Keeping Them Safe: Disaster Preparedness for Pets

A shaggy dog outdoors with a person in boots

Fires, floods, blizzards, hurricanes, and even tornados are a part of life in the Northeast. Although most of us know how to protect our homes and keep our human family members safe, protecting the family pet may be inadvertently left out of the emergency planning.

We know your pets are valued family members, which is why disaster preparedness for pets is something every pet owner should keep in mind when making their family’s plan.

Emergency Preparedness for Pets

It probably comes as no surprise that being prepared for a natural disaster or weather event ahead of time is the best way to protect your two- and four-legged family members. Yet, fewer than 20% of households have a disaster plan or emergency supplies, and even less include the family pet in the plan.

Planning is essential when it comes to ensuring your pet’s safety during a natural disaster, especially if an evacuation is involved. We offer you the following suggestions for emergency preparedness for pets:

  • Gather an emergency kit for your pet, and be sure to include their updated medical records, medications, extra food and fresh water, collar/leash/carrier, and blankets or towels.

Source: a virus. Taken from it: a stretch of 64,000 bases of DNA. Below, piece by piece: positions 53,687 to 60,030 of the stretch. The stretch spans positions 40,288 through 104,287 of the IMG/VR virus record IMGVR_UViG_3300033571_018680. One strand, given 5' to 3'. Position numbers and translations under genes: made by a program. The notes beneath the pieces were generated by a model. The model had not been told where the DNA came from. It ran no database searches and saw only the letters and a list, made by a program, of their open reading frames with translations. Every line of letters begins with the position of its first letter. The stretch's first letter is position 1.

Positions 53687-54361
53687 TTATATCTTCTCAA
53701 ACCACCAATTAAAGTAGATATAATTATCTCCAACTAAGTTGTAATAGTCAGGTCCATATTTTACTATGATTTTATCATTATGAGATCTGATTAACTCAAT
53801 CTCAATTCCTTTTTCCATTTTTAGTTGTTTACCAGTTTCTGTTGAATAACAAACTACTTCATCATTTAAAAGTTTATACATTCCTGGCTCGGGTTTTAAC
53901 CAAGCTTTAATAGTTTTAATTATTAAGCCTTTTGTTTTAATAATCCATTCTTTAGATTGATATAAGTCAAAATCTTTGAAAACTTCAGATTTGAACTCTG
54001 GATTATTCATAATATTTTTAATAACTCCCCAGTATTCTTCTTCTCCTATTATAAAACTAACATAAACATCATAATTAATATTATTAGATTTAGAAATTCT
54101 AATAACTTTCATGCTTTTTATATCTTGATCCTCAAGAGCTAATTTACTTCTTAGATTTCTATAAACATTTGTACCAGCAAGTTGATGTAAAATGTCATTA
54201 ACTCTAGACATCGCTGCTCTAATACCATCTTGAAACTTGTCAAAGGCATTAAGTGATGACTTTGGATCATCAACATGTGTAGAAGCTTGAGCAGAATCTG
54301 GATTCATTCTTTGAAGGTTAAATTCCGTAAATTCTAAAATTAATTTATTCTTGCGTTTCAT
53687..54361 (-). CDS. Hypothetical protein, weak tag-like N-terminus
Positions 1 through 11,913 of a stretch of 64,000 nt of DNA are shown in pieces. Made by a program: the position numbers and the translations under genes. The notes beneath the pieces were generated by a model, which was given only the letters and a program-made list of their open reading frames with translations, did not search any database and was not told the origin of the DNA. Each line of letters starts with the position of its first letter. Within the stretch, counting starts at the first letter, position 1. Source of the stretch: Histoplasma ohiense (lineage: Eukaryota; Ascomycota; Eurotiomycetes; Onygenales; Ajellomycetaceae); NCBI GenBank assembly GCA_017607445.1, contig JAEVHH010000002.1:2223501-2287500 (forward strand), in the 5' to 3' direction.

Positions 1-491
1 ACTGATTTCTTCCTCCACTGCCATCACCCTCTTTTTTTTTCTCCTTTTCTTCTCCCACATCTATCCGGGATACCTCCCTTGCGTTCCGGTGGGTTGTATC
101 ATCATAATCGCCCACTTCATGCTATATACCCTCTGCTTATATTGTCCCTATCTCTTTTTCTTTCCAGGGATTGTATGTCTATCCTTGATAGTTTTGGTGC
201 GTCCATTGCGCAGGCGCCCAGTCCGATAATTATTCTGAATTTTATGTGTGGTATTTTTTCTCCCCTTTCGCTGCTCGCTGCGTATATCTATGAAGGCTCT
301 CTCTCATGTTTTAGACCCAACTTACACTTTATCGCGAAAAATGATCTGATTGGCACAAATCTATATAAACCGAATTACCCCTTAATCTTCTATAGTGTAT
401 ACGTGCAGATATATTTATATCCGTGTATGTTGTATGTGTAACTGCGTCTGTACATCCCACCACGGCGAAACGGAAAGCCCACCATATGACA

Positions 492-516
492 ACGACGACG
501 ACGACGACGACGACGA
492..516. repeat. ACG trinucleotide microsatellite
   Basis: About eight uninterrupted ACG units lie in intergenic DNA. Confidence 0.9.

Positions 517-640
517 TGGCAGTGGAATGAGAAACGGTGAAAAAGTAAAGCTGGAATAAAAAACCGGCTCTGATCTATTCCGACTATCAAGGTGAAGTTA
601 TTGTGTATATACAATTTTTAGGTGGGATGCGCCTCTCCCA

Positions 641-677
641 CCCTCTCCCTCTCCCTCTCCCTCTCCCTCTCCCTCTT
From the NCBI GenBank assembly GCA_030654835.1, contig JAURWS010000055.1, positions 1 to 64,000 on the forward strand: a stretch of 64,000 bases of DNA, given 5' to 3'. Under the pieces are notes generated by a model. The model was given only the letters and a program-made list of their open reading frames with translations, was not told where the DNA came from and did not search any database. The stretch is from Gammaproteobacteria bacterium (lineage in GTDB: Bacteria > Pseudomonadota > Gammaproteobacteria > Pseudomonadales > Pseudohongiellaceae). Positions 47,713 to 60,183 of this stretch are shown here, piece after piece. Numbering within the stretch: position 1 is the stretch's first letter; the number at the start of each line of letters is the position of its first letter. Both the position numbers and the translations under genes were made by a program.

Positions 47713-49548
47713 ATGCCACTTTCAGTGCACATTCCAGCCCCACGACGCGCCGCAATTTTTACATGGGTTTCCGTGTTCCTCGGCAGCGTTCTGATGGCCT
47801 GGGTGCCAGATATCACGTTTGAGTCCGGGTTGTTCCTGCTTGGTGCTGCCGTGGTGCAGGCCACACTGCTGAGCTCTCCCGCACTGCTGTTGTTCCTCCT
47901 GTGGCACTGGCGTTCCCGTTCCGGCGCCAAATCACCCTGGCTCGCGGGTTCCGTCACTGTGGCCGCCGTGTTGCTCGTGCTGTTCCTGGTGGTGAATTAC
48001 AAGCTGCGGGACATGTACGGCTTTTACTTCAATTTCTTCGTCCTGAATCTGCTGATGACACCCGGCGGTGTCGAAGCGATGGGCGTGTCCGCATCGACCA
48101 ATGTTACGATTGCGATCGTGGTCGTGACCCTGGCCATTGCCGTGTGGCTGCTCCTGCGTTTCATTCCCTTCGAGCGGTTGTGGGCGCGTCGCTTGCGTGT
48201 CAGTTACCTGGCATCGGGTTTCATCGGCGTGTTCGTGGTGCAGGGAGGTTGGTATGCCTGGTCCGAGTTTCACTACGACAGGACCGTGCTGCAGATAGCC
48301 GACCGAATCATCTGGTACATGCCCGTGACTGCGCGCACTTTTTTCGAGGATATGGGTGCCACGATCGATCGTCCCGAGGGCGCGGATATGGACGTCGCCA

• Make sure your pet’s ID tags and microchip information has been updated. If you haven’t had your pet microchipped yet, consider doing so as it will greatly increase your chance of being reunited if your pet is lost.
  • Many emergency shelters that are set up in evacuation situations don’t allow pets. Keep an updated list of pet-friendly hotels, boarding facilities, veterinary clinics, friends and family, and even campgrounds that allow pets.
  • Exchange keys with a trusted neighbor who can retrieve your pet if an evacuation occurs when you aren’t home.
  • Order a free rescue alert sticker from the ASPCA and place it in a clearly visible window in the front of your home. If a disaster occurs while you’re away from home, the sticker lets rescue workers know how many and what types of pets may be inside.
  • Never, ever leave your pet behind in an evacuation. If it isn’t safe for you to stay home, it isn’t safe for your pet.

Keep an Eye Out

New Jersey residents are no strangers to severe weather, but for your pet’s sake try to stay abreast of coming storms and weather systems. Bring your pet inside if a storm is on the way, and stay home with them to help keep them calm.

The Aftermath

It’s natural for animals to have some emotional repercussions following a natural disaster, especially if they were separated from you for any length of time. Do your best to stay with your pet, and try to keep their eating/exercise/sleep schedule as normal as possible to help reduce the impact of the changes in their environment. Keep your pet indoors during outside cleanup, as debris, downed wires, and standing water can put them at risk of illness or injury.

If your pet was separated from you during an emergency, please bring them in to your Barton Heights Veterinary Hospital veterinarian for an exam and parasite screening. As always, we are here for you, please don’t hesitate to contact us with your questions or concerns regarding emergency preparedness for pets.